Here I am, working at my usual snail's pace, doing the hand-stitching on the binding of a table runner.
There's been a lot of chatter around the blogosphere lately about binding--tutorials and lots of opinions. I'm opinionated about quilt binding too.
I will admit it. I'm a fool for bias. I love bias-cut fabric in all its sewing applications, but especially in quilt binding.
I almost always use bias strips to bind my quilts. The only time straight-grain strips enter the picture is to take advantage of the design of the binding fabric. Hmm. That would be a grand total of ONE quilt in my career. Otherwise, it's bias for me, hands-down, all the way.
There are fancy ways to cut bias strips but I don't use them. Re-inventing the wheel doesn't interest me. I start with a bit less than half a yard of fabric, maybe 15 or 16 inches (any longer and I have to butt one ruler up against another to cut the strips, which requires a third hand. Note to the quilt notion people: I would buy a 3 inch wide yardstick).
I cut the bias strips and seam the strips together.
The seams are pressed open, then the bias strip is folded in half the long way, and pressed. (I always make my binding so that it's doubled when sewn onto the quilt.) Then the folded bias is stitched to the quilt top, keeping all the raw edges even.
What's left is to wrap the binding around to the back side of the quilt and hand-stitch the folded edge along the machine stitching line. With a project like this, I'm good to go for a couple evening's TV movie viewing. I stitch as I go--there's no need to pin or clip down the binding in advance of the stitching.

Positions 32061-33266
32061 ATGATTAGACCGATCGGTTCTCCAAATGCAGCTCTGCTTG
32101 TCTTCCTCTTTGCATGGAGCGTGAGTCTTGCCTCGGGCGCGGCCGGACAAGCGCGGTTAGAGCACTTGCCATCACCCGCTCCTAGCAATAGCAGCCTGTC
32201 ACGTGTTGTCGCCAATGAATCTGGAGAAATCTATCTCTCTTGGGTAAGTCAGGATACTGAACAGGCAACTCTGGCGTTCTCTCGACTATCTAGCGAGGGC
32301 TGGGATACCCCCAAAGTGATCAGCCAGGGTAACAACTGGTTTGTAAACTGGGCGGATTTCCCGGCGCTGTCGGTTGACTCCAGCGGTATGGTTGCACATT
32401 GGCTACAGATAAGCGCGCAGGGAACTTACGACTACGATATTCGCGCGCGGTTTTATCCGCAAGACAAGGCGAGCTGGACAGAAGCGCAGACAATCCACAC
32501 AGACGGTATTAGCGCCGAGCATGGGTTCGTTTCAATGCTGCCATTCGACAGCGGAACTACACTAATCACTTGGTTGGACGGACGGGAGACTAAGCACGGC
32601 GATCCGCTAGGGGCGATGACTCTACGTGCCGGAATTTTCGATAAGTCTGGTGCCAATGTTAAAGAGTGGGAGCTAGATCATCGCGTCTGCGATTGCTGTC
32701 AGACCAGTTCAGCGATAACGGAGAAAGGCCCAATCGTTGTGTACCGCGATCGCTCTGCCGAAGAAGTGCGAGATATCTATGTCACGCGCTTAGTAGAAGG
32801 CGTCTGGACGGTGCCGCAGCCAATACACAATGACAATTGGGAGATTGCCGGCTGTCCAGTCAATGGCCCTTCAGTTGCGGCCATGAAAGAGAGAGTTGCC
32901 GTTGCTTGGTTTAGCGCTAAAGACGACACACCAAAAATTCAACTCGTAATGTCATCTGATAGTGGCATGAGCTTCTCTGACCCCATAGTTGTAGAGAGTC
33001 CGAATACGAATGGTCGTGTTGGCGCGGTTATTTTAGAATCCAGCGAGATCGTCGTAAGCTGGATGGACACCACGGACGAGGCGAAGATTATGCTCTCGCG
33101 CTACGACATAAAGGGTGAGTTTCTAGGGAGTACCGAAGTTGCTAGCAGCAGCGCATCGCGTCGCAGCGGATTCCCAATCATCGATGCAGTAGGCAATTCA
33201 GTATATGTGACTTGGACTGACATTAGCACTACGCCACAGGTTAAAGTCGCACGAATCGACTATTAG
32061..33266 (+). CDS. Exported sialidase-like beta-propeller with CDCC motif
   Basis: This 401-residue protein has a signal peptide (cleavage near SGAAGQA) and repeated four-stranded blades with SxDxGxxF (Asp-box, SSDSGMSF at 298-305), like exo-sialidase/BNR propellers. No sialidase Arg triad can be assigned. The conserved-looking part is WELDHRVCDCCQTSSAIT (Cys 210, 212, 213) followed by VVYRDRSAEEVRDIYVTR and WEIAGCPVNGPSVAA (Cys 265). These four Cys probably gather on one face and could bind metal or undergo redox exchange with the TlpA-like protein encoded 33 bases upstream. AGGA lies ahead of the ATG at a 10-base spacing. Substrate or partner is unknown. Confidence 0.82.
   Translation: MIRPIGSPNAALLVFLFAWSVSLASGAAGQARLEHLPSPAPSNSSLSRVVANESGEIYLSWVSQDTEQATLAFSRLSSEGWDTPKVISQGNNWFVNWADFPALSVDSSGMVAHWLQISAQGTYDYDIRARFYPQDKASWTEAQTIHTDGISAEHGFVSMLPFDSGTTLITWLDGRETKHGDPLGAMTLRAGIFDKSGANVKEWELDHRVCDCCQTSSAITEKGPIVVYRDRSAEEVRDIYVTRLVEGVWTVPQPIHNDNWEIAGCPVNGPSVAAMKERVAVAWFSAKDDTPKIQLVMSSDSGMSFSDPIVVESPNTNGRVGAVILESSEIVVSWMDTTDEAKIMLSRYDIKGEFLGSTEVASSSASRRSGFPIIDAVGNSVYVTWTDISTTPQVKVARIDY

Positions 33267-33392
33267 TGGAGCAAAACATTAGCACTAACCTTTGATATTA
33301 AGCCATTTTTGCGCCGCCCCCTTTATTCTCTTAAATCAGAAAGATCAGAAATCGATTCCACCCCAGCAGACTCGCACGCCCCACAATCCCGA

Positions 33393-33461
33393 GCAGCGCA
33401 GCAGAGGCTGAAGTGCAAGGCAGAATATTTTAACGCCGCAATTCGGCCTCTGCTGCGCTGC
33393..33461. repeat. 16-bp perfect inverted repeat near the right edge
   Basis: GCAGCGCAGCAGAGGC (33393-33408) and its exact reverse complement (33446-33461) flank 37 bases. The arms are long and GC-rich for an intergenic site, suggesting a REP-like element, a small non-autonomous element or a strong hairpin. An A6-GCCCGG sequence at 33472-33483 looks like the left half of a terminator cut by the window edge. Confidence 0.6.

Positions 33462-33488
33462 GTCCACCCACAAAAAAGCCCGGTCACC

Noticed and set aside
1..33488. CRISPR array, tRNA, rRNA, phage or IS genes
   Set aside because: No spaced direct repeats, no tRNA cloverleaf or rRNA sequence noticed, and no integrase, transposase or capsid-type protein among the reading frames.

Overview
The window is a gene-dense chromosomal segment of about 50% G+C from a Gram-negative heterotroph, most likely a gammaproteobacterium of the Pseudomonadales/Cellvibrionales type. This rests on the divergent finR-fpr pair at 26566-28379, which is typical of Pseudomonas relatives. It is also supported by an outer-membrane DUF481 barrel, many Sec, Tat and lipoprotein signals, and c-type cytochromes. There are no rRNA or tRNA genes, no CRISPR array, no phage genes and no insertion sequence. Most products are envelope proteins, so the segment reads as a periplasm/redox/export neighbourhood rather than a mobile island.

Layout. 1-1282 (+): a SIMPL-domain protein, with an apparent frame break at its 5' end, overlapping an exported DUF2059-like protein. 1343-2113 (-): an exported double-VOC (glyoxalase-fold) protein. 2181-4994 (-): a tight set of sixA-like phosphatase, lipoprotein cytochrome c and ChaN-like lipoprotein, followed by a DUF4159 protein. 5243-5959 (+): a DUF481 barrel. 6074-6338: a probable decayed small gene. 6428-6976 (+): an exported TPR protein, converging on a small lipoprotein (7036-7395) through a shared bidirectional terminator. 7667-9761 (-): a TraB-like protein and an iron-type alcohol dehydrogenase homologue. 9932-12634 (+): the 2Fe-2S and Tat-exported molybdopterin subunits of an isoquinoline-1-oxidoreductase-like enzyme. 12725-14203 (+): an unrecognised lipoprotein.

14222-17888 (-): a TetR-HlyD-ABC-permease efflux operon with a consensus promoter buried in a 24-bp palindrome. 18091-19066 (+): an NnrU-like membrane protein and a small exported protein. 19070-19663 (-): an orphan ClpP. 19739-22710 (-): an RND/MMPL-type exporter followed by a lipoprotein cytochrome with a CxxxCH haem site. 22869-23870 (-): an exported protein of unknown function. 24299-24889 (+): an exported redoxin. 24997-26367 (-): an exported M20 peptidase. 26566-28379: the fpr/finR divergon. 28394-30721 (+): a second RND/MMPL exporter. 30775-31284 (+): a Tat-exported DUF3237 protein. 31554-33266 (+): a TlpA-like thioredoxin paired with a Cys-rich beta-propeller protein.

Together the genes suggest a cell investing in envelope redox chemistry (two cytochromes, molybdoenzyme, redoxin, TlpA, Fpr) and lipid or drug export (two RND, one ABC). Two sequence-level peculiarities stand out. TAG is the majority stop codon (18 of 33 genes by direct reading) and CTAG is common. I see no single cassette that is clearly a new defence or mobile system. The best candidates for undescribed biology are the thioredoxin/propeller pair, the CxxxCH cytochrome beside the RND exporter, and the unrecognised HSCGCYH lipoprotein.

I like narrow quilt binding. I almost always cut my strips 2 inches wide.
If I hadn't outed myself as a total needlework dork before, here is proof positive: what I love most about bias binding is the subtle rounded-ness of the finished binding as it lays on the quilt.
And binding cut on the bias is supple and yielding. It's simple to ease around curves or other shapes.
The look of quilt binding is a small detail for sure, but sewing is full of tiny details that give great pleasure. And this is one of my favorite tiny details. I especially love to use striped fabric to bind my quilts and I'm always on the lookout for interesting stripes.
Bias cut binding should wear better on a quilt too, as the straight fabric weave isn't receiving constant direct abrasion. That's something to think about, for sure, on a quilt that will get heavy wear.
Bias strips take no more work to make than straight-grain strips and the finished product is a small thing of beauty.
Off to finish this little table runner...